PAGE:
Pharmacy-PBM model may aid patients' health in the long-run

WHAT IT MEANS AND WHY IT'S IMPORTANT The fact that CVS Caremark presented research highlighting the benefits that pharmacy benefit management tools can have on improving medication adherence is important on several different levels.

(THE NEWS: CVS Caremark research highlights methods for improving medication adherence. For the full story, click here)

CVS Caremark has had some challenges on the PBM side of its business, and while it appears to be doing a better job selling to big payers these days, it still has been the subject of scrutiny by some who have questioned the vertically integrated pharmacy-PBM model. Studies, such as those presented at the 22nd Annual Meeting of the Academy of Managed Care Pharmacy, are meant to demonstrate the value of that structure at a critical time.

As reported by Drug Store News, one of the more recent snags is a bill that would prohibit federal PBM contracts with companies that operate both a PBM and retail pharmacies. It not only has sparked debate but, if passed, could be a blow to the vertically integrated pharmacy-PBM model.

Some critics are calling for PBM reform within the Federal Employees Health Benefits Program, claiming that PBMs have unclear pricing methods, retain most discounts or rebates prescription drug manufacturers give them, and receive little oversight from the Office of Personnel Management. The bill, which was introduced in January, now has been sent to the Committee on Oversight and Government Reform for consideration.

But many, including the OPM, have spoken out in opposition to the bill, stating that it would impose "significant administrative costs" that could be passed on to federal employees.

By continuing to highlight the benefits of the vertically integrated pharmacy-PBM model, and by introducing research to support its claims, CVS Caremark is banking that its message will continue to resonate.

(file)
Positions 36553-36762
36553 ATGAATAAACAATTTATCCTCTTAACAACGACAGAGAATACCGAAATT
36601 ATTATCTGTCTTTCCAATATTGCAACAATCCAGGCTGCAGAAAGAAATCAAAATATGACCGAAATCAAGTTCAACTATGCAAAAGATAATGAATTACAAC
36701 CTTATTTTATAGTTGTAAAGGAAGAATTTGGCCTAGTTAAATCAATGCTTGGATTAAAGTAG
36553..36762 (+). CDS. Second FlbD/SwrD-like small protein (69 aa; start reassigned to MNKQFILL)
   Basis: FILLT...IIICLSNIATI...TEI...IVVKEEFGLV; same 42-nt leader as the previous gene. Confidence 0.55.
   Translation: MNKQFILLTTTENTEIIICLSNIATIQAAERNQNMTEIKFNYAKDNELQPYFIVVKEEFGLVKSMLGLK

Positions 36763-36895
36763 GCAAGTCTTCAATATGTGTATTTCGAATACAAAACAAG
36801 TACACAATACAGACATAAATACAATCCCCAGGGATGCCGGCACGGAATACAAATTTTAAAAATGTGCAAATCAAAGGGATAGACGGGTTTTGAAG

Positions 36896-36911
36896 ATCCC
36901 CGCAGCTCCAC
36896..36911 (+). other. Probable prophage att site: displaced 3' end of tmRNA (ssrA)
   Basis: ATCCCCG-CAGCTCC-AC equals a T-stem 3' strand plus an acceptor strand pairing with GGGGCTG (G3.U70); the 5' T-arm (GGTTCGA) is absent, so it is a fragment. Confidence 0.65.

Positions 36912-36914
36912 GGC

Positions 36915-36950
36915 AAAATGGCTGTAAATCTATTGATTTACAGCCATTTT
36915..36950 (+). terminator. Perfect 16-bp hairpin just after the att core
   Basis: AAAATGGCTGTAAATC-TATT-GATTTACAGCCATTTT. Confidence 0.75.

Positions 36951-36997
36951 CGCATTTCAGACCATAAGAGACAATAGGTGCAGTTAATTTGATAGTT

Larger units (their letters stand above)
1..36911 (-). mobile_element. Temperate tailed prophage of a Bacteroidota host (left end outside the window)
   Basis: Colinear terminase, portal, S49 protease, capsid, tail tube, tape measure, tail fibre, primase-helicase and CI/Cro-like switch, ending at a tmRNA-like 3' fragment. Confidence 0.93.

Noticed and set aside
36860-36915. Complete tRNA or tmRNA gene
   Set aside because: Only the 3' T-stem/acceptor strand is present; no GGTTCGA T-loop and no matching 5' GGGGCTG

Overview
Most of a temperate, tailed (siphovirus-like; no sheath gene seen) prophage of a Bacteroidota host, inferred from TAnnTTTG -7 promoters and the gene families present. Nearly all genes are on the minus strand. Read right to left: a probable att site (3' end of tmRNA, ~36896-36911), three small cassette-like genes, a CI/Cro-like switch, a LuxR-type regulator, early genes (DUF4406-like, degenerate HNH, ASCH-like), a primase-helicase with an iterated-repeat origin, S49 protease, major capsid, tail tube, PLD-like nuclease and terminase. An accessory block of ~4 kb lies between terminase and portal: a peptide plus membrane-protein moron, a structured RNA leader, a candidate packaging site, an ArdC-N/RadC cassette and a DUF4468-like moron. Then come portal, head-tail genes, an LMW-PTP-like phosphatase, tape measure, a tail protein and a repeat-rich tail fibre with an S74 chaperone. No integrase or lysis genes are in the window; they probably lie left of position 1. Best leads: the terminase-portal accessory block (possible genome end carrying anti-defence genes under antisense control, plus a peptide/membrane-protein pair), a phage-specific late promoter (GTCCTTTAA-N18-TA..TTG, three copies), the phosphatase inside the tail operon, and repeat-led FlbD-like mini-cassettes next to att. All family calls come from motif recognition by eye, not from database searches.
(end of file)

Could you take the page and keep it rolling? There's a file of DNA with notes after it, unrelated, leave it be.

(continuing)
Meanwhile, an article in the prestigious New England Journal of Medicine by two healthcare policy opinion leaders is fueling the message that pharmacy's role in helping patients take medications correctly is key to improving lives and reducing long-term healthcare costs.

The article, titled "Thinking Outside the Pillbox -- Medication Adherence as a Priority for Health Care Reform," supports NACDS' campaign to raise awareness of pharmacy's role in boosting medication adherence, reducing healthcare costs and improving lives.

"Pharmacy plays a critical role in helping patients take the right medications and take them correctly," stated NACDS president and CEO Steve Anderson. "As the face of neighborhood health care, pharmacists are uniquely qualified to help patients understand the importance of following their medication regimens properly. Working together, pharmacists and patients can improve health care for individuals and for the system overall through reduced costs."

The reality is that there's a great deal at stake -- not only patients' health but a staggering $300 billion annual drain on the U.S. healthcare system due to poor medication adherence, which frequently is at the root of preventable hospitalizations and patient illness.

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